South Africa has taken another defining step towards an environmentally sustainable future with the construction of a new 12-storey building in Cape Town that will be the world’s tallest building constructed from hempcrete blocks and other hemp building materials.
The hempcrete blocks, made of hemp shiv and a formulated lime mix, are believed to be carbon negative, as per Business Insider. This means that more carbon is absorbed from the atmosphere by the growth of the cannabis plant than what gets emitted by its production and application. Hempcrete blocks further supports sustainable living by lowering the need for heating and cooling systems since this plant-based material has great thermal insulation qualities and will thus save on energy consumption and expense.
The construction of the multi-storey building at 84 Harrington Street in Cape Town city centre is the latest example of South Africa’s attempt to lower its carbon footprint and save energy. Sustainable engineering and construction can also be seen in buildings such as the Helderberg Environmental Centre in Somerset West and the the Ulwazi Educare centre in Delft. South Africa is also set to produce more green hydrogen in locations such as Saldanha Bay and Boegoebaai, areas that are ideal because of they offer solar and wind resources that have massive potential for large renewable energy electricity at competitive costs.
The Harrington Street building is also being constructed amidst South Africa’s plans to commercialise and industrialise the cannabis industry.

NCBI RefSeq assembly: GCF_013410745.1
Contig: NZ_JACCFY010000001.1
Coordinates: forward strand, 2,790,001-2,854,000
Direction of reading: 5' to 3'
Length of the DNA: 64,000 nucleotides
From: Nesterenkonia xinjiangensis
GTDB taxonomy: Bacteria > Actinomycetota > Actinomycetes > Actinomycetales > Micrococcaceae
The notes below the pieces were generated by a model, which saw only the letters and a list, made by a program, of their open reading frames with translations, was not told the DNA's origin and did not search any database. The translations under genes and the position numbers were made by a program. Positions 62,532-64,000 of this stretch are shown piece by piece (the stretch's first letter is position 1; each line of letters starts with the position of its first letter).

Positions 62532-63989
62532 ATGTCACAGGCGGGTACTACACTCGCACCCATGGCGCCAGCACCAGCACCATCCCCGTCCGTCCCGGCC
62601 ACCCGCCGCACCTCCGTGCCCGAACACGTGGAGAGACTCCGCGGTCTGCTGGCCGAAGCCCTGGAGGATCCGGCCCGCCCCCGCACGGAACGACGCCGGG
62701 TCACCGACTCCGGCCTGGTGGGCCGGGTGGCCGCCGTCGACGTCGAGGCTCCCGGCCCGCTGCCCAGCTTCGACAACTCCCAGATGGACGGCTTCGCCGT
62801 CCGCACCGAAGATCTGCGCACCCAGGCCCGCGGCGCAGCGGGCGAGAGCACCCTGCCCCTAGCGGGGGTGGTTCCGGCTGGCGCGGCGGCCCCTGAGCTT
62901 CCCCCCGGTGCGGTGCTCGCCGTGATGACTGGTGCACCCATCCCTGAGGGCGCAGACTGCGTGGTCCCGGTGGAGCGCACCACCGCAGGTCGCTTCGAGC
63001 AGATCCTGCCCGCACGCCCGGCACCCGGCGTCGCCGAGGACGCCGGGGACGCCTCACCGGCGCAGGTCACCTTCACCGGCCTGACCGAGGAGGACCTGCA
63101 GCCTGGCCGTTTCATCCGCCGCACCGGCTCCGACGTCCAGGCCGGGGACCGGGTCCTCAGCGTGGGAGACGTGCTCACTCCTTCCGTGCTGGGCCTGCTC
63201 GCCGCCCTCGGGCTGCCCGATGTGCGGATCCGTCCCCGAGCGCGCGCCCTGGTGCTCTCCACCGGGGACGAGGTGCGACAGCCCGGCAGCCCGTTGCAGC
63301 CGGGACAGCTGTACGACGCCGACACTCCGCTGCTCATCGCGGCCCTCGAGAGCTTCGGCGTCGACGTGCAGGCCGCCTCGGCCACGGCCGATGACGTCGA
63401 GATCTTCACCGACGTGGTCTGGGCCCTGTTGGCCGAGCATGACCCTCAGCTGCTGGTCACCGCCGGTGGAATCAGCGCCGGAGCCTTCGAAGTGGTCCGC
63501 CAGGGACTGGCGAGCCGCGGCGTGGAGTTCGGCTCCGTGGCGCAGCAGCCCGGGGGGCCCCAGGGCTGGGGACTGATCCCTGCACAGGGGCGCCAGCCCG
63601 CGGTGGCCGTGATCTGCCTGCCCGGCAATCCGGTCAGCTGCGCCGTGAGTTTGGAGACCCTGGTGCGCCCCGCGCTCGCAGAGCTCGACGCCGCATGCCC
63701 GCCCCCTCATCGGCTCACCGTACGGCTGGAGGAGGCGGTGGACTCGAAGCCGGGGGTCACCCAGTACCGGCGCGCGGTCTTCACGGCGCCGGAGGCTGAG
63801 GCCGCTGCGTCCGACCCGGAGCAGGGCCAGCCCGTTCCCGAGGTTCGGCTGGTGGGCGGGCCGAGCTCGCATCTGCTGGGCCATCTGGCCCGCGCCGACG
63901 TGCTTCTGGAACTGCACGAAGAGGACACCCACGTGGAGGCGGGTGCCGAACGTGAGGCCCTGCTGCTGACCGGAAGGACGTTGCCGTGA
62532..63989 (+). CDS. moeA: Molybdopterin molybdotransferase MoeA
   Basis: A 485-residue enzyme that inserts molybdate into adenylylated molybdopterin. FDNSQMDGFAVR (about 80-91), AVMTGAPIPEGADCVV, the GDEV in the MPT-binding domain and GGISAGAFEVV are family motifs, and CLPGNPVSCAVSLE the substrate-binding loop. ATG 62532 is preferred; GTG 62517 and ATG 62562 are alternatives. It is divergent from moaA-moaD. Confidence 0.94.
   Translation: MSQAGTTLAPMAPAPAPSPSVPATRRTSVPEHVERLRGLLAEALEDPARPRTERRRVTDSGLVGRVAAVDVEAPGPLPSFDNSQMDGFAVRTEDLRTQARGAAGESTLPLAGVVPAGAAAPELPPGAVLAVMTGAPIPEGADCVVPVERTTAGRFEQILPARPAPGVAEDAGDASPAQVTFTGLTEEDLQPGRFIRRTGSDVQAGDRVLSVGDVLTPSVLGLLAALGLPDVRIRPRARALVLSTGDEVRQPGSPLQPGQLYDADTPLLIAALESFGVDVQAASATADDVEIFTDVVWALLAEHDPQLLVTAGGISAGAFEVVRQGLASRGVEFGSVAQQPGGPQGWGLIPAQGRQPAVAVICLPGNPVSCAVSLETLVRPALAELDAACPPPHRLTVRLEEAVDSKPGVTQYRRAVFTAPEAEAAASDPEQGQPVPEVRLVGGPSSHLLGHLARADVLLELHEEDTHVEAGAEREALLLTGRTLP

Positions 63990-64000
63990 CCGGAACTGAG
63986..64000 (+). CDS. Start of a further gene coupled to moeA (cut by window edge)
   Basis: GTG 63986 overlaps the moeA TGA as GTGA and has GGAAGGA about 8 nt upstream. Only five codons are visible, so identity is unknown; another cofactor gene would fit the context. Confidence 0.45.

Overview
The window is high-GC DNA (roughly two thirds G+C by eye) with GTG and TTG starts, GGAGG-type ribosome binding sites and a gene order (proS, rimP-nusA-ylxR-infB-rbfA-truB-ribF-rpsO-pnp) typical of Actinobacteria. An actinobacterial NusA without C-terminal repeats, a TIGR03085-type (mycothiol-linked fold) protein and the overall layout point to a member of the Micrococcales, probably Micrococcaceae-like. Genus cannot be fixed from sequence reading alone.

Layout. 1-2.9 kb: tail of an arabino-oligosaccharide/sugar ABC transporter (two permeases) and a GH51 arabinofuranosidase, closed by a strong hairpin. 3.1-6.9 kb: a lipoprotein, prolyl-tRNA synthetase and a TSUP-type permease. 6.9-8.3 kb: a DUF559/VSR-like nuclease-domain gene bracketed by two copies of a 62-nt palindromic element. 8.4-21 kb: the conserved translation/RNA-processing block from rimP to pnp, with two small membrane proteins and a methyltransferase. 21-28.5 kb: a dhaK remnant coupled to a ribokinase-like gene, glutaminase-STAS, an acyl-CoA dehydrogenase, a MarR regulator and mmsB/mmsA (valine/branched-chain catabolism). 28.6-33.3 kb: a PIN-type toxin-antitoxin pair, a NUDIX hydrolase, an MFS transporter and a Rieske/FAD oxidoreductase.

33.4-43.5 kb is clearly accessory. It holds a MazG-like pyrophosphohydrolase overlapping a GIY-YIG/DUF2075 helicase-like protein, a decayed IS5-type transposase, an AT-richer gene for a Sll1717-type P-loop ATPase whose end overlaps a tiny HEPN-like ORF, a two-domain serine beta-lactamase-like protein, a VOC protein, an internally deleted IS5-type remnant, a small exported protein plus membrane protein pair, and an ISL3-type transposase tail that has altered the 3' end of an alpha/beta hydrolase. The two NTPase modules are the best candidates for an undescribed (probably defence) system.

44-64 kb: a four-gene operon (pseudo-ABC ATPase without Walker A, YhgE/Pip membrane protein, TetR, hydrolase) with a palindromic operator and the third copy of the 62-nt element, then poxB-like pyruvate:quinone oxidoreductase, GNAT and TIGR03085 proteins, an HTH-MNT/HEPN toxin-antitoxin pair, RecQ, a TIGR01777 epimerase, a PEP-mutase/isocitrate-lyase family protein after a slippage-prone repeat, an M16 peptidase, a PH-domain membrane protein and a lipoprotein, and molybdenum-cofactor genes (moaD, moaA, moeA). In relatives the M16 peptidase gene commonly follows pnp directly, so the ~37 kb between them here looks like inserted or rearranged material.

“I bought 84 Harrington in 2016, with the idea being that it would become the flagship Hemporium store, a steak restaurant, and house the ‘Hemp Hotel’, a place where people can experience living in a hemp-constructed space,” said Duncan Parker, founding partner and CEO of Hemporium, a local hemp company founded in 1996 that produces a range of clothing, accessories, cosmetics, and other products.
Parker and his team at Hemporium have pioneered hemp building in South Africa, starting with a house in Noordhoek Cape Town. The house, built in 2011, is a showcase for hemp products and includes hempcrete walls, hemp chipboard, hemp insulation, hemp carpets, curtains, couches and more. It was also selected as a World Design Capital 2014 project, and, since then, has played an instrumental role in the construction of five more hemp buildings.
“From a sustainability and eco-construction perspective, we wanted to take hemp construction in South Africa to the next level, while also contributing to the inspiring hemp construction projects being undertaken globally.”
Working alongside Hemporium is Afrimat, one of South Africa’s leading producers of bricks, blocks, pavers and ready-mix concrete. They were involved in Hemporium’s project through their subsidiary, Afrimat Hemp, which focuses on carbon-neutral construction and unlocking value in the industrial hemp sector.
“Afrimat Hemp has developed its own formulated lime binder for hempcrete and is producing hempcrete blocks at one of its commercial block plants,” said Boshoff Muller, the managing director of Afrimat Hemp.
The 12-storey building, with 50 apartments, at 84 Harrington Street, has been named as the tallest building made of hempcrete in the world. The previous record belonged to a nine-storey building with 24 units in Italy.